STIFF UPPER LIP (5)
Twenty years after Battle Abbey burned, the chair. Smoke in the night, my mother and father lifting the square wooden legs, tilting its bulk through the kitchen door. A cigarette dropped during the day, an ember bubbling through cloth and horse hair down to the metal springs. Out into the night. Her nylon nightgown, his seersucker pajamas, bare feet.
The smell lasted. They carried the chair back into the house, set it down in the living room, its blackened stuffing surrounding a ragged hole to stare down into—the sturdy padded arm a tangled chasm, its wiry innards coiled.
STIFF UPPER LIP (6)
After the chair caught fire, no one said a word. I never heard my parents mention it. Mom made a new slipcover. But from then on, every night I’d decide what to save first, just in case. My diary and my doll. Later, my journals and the photo albums of my son. Now, it’s my flash drive, my iPhone, and photos of my son.
Underground fires smolder. They burn ten times more mass than fires above-ground. Destroy tree roots. Seemingly healthy trees will crash without warning.
Wendy Barker’s sixth collection of poetry, winner of the John Ciardi Prize, is One Blackbird at a Time (BkMk Press, 2015). Her fourth chapbook of poems is From the Moon, Earth is Blue (Wings Press, 2015). An anthology of poems about the 1960s, Far Out: Poems of the ’60s, co-edited with Dave Parsons, was released by Wings Press in 2016. Among her other books are Poems’ Progress (Absey & Co., 2002), and a selection of co-translations, Rabindranath Tagore: Final Poems (Braziller, 2001). Her poems have appeared in numerous journals and anthologies, including The Best American Poetry 2013. Recipient of NEA and Rockefeller fellowships, she is Poet-in-Residence and the Pearl LeWinn Professor of Creative Writing at the University of Texas at San Antonio.
What surprising, fascinating stuff can you tell us about the origin, drafting, and/or final version of this poetry series? These are among the first of the poems I began writing about my mother’s unusual—even, I might say, bizarre—British background. I have a new manuscript in progress, titled Privilege, that traces much of her history and the effects of her experiences on the family.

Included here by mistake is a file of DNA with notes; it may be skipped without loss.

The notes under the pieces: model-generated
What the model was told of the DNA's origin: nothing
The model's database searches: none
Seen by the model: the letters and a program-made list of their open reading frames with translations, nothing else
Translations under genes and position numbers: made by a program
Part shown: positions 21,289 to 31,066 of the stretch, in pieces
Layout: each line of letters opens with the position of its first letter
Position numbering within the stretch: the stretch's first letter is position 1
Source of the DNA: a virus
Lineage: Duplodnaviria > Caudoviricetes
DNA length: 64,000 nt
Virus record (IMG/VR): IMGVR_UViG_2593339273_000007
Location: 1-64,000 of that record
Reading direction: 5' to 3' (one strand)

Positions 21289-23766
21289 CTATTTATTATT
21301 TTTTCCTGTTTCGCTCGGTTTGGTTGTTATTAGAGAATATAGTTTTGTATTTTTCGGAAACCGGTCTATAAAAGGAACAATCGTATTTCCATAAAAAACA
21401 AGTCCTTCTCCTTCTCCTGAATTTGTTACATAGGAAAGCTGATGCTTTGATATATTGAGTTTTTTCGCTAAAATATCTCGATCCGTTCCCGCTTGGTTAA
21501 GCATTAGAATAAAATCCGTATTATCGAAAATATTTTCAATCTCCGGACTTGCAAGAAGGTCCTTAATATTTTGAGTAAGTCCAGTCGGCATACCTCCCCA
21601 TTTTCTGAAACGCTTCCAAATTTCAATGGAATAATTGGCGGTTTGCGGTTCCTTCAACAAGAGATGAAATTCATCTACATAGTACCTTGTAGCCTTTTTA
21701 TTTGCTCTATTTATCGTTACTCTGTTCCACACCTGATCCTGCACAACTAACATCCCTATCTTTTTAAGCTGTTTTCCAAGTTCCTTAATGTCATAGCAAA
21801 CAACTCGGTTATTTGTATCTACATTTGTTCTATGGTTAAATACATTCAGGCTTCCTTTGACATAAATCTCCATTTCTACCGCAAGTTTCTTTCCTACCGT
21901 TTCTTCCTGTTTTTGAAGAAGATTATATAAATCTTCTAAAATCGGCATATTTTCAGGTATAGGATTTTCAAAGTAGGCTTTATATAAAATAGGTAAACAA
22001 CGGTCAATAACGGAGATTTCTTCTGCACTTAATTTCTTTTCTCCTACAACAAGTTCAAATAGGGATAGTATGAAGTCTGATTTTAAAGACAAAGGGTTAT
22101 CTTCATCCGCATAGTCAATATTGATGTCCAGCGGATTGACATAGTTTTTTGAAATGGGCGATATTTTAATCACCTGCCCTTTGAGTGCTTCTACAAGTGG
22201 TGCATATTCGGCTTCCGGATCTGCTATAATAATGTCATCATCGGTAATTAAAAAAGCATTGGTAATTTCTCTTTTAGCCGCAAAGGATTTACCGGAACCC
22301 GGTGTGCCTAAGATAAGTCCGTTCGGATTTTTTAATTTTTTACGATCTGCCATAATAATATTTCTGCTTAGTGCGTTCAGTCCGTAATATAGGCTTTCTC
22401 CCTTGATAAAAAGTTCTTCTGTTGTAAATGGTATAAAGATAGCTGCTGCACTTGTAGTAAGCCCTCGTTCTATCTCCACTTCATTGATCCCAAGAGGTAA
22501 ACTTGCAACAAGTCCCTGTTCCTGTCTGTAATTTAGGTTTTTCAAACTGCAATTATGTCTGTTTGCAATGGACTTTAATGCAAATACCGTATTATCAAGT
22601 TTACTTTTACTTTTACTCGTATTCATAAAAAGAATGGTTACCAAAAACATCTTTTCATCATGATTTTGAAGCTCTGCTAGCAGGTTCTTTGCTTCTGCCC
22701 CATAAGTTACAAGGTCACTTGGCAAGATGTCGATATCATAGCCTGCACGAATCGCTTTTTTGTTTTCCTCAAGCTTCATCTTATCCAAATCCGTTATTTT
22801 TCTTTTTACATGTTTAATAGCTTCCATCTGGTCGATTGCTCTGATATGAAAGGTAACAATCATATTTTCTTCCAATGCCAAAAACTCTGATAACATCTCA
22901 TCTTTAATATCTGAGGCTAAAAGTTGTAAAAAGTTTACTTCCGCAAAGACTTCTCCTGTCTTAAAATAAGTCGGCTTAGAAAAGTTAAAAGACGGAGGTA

Well, actually, the poems tell the story—Mom referred to the Battle Abbey maybe a half-dozen times in her life, but always in this distant sort of way—her wording really followed the newspapers’ reports, stressing he discipline of the girls, etc. Clearly it was a traumatic experience for her, especially given that neither of her parents came to bring her home. And then that fire with chair when I was seven or eight was a frightening experience. Much of what I hope I’m setting up in this sequence is the damage that can be done when “fires” are pushed underground.
What surprising, fascinating stuff can you tell us about the origin, drafting, and/or final version of this poetry series?
These are among the first of the poems I began writing about my mother’s unusual—even, I might say, bizarre—British background. I have a new manuscript in progress, titled Privilege, that traces much of her history and the effects of her experiences on the family.